The value of the commercial marine industry

Recently there have been several articles in local publications highlighting the value of the commercial marine industry to the Puget Sound region. The most recent one was in the Seattle Times and it brought up an interesting point, there is no united voice speaking for shipbuilders, commercial fishermen, towboats, steamship companies and the service businesses that support them. The Northwest Marine Trades Association in the early 1980’s decided to focus strictly on the recreational marine industry and nobody stepped in to fill the void.

You might be asking, why should I care? If you are looking for safety equipment (and I assume if you are reading this you came from our web site which sells safety gear) the main profit center is with commercial vessels. Without them you would not find life raft service facilities or non-chain stores that offer the best pricing on this type of equipment. For those with larger boats having commercial shows like Pacific Marine Expo allows you to see electronics which is never shown at recreational shows like the Seattle Boat Show. Need to repower? All of the engine dealers are at Pacific Marine Expo. Having a commercial marine industry allows you options that would not exist otherwise.

As the article says, good paying jobs are also an important component that this industry brings to the region to say nothing about the taxes we all pay. The Puget Sound region has a wonderful history of supporting the commercial marine industry and it is not something we should give up easily.

Étretat during WW II- Joe’s post #1

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My partner, Joe, was in the airborne during World War II. His father was a professional photographer and Joe was lucky enough to have a camera while in Europe so that we can enjoy his work many years later. A few years ago he gave me all of his negatives to scan and while some were in bad shape, a good number were fantastic. Joe has agreed to share some of his best so keep an eye open for future postings.

The picture above was taken on the beach in Étretat which is on the coast of France in the Normandy region.  Wikipedia has a good write up on the town and the beach looks the same today as it did in the 1940’s. The only difference is now the fishermen use outboard motors rather than oars.

Joe was on leave to recover from being shot when he took this picture. He had been in a hospital in Paris so this must have been close to the end of the war.

Since our main business is selling safety equipment I have to point out the lack of any form of safety gear in this picture. Not a life jacket in sight and the fishermen are fully dressed and most likely wearing leather or rubber boots. Going overboard would have been fatal.

Joe and I hope you enjoy this diversion.

Tacoma’s historical boat builders

An article in our local newspaper got me thinking about the number of boat builders who have been in business in Tacoma. Of those who existed when I started work in the mid ’70’s only one still exists, J.M. Martinac, the others have been bought up or gone by the wayside due to changes in the economic climate.

So back to the article. It talks about the Western Flyer, the boat John Steinbeck used when exploring the Sea of Cortez. It was built by the Western Boat Company which had long ceased business by 1975 although I believe their facility was operating under a different name. Western Boat along with Tacoma Boat, Martinolich and many others built good, stout commercial fishing vessels for use in the North Pacific. Their era was one of wood and strong men to move the planks around, drill holes and screw in screws by hand.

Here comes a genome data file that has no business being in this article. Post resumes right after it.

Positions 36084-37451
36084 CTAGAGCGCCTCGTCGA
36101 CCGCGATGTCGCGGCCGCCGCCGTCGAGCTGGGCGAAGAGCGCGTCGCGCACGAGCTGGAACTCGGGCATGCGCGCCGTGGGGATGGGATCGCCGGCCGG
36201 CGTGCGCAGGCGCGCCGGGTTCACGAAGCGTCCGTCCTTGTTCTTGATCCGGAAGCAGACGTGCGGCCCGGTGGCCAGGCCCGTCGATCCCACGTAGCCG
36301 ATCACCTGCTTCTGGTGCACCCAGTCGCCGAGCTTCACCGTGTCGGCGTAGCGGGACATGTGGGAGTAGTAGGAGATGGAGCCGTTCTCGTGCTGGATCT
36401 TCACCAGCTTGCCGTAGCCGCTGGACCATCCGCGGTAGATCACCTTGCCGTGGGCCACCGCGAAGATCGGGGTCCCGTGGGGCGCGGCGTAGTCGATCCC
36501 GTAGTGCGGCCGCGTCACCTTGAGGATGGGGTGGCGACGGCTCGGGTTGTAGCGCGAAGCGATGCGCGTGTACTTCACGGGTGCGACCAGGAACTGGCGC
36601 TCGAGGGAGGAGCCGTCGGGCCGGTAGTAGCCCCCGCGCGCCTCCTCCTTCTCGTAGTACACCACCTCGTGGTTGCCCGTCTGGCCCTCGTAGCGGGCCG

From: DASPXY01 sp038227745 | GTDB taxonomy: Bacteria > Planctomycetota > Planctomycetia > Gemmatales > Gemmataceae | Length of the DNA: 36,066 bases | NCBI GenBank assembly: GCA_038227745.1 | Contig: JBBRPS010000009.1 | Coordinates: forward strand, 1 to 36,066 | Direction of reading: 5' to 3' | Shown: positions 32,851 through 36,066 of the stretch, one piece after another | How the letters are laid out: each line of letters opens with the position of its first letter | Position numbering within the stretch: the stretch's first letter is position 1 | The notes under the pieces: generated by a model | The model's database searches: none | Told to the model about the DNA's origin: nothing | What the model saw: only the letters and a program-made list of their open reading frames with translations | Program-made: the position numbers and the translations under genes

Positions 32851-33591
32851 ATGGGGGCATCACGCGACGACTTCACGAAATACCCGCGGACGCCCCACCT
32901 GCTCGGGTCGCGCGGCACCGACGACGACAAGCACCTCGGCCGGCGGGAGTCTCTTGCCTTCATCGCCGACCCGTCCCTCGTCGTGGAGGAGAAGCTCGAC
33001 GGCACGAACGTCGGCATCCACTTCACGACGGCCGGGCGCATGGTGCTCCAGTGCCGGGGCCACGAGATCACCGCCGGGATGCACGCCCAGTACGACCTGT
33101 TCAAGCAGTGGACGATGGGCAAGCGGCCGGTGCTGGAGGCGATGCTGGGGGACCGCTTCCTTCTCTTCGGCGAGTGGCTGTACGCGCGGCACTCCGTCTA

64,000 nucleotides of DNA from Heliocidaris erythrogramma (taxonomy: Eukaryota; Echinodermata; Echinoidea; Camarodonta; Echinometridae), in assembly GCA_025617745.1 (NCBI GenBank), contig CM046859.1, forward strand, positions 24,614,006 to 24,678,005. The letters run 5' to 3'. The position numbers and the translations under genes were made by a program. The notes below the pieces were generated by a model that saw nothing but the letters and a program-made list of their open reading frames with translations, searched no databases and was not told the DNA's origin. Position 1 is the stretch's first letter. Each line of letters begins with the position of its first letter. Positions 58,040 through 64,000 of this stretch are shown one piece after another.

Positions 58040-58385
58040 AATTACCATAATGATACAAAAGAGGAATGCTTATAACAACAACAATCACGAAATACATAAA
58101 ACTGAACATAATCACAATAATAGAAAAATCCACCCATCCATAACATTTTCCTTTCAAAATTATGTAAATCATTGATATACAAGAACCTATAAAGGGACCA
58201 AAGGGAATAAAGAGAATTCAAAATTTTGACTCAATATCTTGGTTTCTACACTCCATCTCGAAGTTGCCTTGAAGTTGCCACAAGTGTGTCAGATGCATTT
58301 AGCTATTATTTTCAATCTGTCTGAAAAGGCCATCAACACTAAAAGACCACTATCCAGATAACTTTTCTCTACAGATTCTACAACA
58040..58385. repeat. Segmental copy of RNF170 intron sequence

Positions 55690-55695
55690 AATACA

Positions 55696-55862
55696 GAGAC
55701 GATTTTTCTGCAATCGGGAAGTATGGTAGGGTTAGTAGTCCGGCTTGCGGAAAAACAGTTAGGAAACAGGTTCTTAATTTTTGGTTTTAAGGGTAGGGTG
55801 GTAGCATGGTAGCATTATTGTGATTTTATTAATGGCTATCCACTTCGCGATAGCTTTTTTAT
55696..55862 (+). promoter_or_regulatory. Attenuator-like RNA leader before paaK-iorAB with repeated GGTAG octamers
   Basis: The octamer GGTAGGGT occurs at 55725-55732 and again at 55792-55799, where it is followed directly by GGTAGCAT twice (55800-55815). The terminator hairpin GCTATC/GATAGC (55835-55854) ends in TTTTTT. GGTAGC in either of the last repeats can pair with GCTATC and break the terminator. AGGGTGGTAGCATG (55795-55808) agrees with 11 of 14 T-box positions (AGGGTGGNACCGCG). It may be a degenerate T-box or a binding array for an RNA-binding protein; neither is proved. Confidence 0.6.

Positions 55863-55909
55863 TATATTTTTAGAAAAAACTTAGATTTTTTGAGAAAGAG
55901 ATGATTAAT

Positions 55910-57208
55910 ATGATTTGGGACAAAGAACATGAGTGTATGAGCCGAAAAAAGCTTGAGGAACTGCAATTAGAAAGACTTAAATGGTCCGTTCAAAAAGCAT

I started my career working for Tacoma Marine Supply which was a supplier to most of these builders. It was amazing the barrels of screws they still had in inventory, most made from silicon bronze, from that earlier era. Most were Reed & Prince head  which is similar to a Phillips head but the slots are straight, not curved. This allowed for installation without stripping the head which was really important when you were installing thousands per boat. Also lying around were planks of exotic wood, not little pieces but lengths that must have been over 20′ and probably 12″ in width. When the Tacoma Marine Supply building was torn down in the early 1980’s, the salvage company made out quite nicely with what they found.

By time I started work companies like Fairliner Boats had ceased business. They were one of the pioneers in building plywood cabin cruisers for the recreational market. Cruising around Puget Sound you still see plenty of their product still keeping families happy on the water. Fiberglass, steel and aluminum were the new materials of choice and companies like Martinac were using them to build Tuna Seiners for the Western Pacific of crab boats for the Bering Sea. Changes in the tax codes helped bring an end to this era, it was no longer easy to get ones money out of the commercial fishing industry without paying large tax penalties so all of the rich folks who were investing in the industry (but not operating the boats) took their funds elsewhere.

Tacoma now has a few boat builders but they have had to specialize. Companies like Martinac are building tugs and others like Nordlund Boat, custom yachts. You can still see the tradition of the wooden boat era when you look at the interior workmanship these companies provide. The wood work is gorgeous and the workers (I had trouble not saying workmen) are very proud of the product they are producing. I hope that these companies, some of which are on their third generation of family ownership, are able to prosper and keep Tacoma’s boat building history alive.